Discovery Hydraulics

6 Pages Posted: 19 Mar 2018

See all articles by Seth Katsuya Endo

Seth Katsuya Endo

University of Florida Levin College of Law; New York University (NYU)

Date Written: March 17, 2018

Abstract

Discovery reforms invariably have unexpected consequences. But the growth of electronically stored information has led to one constant — an ever-increasing pressure on the finite resources of both the judiciary and litigants. Courts, through their discovery rules, direct where that pressure will be channeled. But like any force in a closed system, it must be sent somewhere, ultimately requiring difficult tradeoffs amongst the three mainstay procedural justice norms of accuracy, efficiency, and participation. Discovery Hydraulics explores this phenomenon, cataloging how recently proposed or implemented document discovery reforms affect these norms.

In creating the first purposive taxonomy of recent document discovery reforms, Discovery Hydraulics makes three main contributions to the literature by: (1) articulating an understanding of how the treatment of costs and information volume correspond to the accuracy, efficiency, and participation norms; (2) systematically collecting and organizing the plethora of suggestions that have been offered to address the burdens associated with the growth of electronically stored information, and; (3) laying out the normative and instrumental benefits of discovery reforms that focus on reducing costs without losing information. And last, but not least, a significant practical benefit is that this analytical approach should provide court with the tools needed to assess, ex ante, the potential normative effects of changes to document discovery processes.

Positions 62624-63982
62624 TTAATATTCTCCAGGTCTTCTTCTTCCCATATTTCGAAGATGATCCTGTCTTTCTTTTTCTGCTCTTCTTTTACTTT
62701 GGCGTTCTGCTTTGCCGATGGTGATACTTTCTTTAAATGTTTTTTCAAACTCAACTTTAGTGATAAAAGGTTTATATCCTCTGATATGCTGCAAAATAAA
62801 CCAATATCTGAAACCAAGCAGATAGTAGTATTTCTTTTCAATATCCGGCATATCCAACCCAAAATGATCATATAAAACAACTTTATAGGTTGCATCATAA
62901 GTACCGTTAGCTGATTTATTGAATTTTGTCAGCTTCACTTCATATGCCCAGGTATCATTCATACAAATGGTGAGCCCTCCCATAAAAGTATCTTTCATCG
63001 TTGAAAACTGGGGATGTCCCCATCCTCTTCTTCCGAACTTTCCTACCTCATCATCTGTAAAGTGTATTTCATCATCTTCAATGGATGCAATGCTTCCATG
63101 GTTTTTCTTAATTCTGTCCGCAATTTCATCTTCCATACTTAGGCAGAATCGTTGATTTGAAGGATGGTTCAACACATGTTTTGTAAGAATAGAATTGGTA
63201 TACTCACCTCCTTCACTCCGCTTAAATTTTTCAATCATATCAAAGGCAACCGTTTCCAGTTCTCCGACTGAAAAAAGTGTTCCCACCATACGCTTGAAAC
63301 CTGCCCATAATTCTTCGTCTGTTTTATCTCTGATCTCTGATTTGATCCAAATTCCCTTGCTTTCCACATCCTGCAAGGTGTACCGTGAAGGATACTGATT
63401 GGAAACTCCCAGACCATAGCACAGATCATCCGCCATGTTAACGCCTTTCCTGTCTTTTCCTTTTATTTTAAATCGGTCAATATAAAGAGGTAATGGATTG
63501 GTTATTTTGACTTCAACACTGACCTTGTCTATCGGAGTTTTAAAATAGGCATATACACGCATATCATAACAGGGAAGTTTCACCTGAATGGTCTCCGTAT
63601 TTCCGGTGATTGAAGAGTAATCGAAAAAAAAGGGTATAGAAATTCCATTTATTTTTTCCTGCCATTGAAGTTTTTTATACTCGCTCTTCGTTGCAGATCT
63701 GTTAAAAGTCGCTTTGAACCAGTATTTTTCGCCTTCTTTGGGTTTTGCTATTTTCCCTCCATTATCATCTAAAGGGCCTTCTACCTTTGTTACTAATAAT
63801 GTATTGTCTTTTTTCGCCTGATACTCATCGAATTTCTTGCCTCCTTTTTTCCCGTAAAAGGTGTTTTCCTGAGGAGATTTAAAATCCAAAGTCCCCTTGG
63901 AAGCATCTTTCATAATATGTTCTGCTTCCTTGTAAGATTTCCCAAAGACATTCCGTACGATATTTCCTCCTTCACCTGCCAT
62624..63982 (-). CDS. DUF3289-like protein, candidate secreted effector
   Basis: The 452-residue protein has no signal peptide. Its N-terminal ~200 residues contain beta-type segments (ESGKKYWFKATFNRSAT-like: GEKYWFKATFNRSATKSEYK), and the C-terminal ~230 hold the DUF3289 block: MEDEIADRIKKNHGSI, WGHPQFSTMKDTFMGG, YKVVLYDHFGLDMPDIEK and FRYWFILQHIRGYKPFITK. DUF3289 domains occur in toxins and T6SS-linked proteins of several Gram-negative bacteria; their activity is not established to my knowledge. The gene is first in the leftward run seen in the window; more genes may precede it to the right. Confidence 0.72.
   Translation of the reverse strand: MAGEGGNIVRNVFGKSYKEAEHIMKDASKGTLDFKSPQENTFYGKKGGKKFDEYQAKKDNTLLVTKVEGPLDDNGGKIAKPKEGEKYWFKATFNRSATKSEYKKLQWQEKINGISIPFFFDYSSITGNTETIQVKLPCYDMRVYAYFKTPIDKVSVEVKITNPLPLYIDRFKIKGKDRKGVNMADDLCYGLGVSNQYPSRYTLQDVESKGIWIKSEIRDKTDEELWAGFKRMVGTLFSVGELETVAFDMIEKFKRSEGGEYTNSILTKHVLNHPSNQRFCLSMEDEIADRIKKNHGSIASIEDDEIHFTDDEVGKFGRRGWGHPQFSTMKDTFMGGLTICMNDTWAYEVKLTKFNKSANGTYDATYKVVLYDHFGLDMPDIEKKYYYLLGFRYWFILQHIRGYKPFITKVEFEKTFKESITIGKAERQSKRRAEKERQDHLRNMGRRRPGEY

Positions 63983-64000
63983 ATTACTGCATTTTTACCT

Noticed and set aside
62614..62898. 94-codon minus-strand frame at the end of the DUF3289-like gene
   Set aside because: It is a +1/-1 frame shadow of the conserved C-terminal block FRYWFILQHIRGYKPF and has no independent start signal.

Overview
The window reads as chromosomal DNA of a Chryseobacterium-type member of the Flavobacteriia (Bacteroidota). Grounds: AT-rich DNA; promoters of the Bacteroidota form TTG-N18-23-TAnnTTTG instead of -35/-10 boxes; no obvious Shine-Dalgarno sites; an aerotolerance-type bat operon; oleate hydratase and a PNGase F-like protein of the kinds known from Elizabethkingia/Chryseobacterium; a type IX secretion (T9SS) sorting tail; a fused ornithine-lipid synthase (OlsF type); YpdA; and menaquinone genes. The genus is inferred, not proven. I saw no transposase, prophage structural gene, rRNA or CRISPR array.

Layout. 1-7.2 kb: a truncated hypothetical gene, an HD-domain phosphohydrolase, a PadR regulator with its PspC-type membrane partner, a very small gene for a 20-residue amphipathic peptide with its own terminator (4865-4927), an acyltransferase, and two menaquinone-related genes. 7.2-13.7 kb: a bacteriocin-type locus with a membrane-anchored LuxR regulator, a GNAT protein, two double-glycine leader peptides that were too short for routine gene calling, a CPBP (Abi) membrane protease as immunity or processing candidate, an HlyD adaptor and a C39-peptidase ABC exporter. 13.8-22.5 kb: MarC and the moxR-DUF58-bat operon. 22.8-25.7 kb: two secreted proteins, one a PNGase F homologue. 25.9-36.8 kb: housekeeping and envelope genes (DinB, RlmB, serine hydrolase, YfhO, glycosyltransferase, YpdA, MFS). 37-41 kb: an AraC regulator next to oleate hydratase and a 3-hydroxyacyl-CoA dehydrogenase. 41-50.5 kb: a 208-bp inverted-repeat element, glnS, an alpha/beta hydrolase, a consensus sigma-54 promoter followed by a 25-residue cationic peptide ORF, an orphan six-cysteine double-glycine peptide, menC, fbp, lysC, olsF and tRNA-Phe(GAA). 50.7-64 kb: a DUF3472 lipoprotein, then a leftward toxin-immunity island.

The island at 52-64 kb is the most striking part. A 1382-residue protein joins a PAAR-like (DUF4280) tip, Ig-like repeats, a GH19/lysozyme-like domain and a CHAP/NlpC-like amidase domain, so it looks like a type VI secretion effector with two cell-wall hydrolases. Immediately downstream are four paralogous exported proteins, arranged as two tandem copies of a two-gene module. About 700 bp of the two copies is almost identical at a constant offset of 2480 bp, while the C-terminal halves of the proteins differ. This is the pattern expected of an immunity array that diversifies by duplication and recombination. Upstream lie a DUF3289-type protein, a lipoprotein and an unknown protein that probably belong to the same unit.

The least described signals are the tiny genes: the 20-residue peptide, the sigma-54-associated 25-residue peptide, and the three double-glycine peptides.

Suggested Citation

Endo, Seth Katsuya, Discovery Hydraulics (March 17, 2018). Available at SSRN: https://ssrn.com/abstract=3142928 or http://dx.doi.org/10.2139/ssrn.3142928

Seth Katsuya Endo (Contact Author)

University of Florida Levin College of Law ( email )

PO Box 357069
Gainesville, FL 32635
United States

New York University (NYU) ( email )

Bobst Library, E-resource Acquisitions
20 Cooper Square 3rd Floor
New York, NY 10003-711
United States

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